8. A method as set forth in claim 7, wherein R is selected from the group consisting of methyl and ethyl radicals.

9. A method as set forth in claim 7, wherein said alkanol is monohydric.

References Cited UNITED STATES PATENTS 2,866,783 12/1958 Bovarnick 16778 FOREIGN PATENTS 125,153 4/1919 Great Britain.

OTHER REFERENCES Hanby et al.: Nature, vol. 161, p. 132 (1948).

NORMAN G. TORCHIN, Primary Examiner.

I. C. CANNON, Assistant Examiner.

Patent Citations
Cited PatentFiling datePublication dateApplicantTitle
US2866783 *Jul 5, 1956Dec 30, 1958Bovarnick MaxGlutamic and aspartic acid polypeptide polymers as plasma volume extenders
GB125153A * Title not available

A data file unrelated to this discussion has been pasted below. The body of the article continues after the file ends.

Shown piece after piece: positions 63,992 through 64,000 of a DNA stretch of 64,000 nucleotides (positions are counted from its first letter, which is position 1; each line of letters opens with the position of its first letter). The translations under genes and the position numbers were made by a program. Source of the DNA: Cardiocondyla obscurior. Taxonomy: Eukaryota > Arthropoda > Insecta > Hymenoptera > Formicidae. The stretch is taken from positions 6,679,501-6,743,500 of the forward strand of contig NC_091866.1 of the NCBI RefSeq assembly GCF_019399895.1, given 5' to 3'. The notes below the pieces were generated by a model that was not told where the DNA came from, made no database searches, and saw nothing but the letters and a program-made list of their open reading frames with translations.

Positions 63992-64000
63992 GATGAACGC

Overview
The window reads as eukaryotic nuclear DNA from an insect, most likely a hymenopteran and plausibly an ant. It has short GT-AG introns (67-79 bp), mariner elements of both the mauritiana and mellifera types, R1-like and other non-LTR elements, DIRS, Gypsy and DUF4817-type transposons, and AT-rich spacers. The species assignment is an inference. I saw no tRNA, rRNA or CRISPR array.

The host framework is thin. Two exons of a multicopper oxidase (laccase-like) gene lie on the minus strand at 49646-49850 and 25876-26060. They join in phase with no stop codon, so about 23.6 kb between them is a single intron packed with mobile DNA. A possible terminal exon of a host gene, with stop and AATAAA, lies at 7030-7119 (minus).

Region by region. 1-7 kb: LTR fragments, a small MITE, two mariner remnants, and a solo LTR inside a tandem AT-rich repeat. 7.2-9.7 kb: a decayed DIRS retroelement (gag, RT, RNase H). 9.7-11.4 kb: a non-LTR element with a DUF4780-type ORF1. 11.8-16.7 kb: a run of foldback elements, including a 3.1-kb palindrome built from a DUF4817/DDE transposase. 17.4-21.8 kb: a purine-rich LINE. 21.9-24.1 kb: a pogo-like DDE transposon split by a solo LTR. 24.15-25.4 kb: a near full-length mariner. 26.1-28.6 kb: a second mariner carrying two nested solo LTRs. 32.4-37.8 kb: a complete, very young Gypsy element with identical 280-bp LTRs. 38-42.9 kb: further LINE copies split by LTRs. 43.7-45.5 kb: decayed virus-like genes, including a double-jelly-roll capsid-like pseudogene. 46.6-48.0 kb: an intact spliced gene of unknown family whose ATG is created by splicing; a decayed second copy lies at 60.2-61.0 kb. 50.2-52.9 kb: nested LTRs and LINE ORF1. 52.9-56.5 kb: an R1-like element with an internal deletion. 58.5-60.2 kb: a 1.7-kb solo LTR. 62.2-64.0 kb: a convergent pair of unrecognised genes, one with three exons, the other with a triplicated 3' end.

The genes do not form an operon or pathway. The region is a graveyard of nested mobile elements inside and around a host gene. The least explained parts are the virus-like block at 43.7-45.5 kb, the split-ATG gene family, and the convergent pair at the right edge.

Referenced by
Citing PatentFiling datePublication dateApplicantTitle
US4481353 *Oct 7, 1983Nov 6, 1984The Children's Medical Center CorporationBioresorbable polyesters and polyester composites
US4594407 *Sep 20, 1983Jun 10, 1986Allied CorporationPolyester coating
Classifications
U.S. Classification8/127.5, 528/310, 8/115.69, 525/420
International ClassificationD01F6/58, D01F6/68, C07K1/00, C07K1/02
Cooperative ClassificationC07K1/02, D01F6/68
European ClassificationD01F6/68, C07K1/02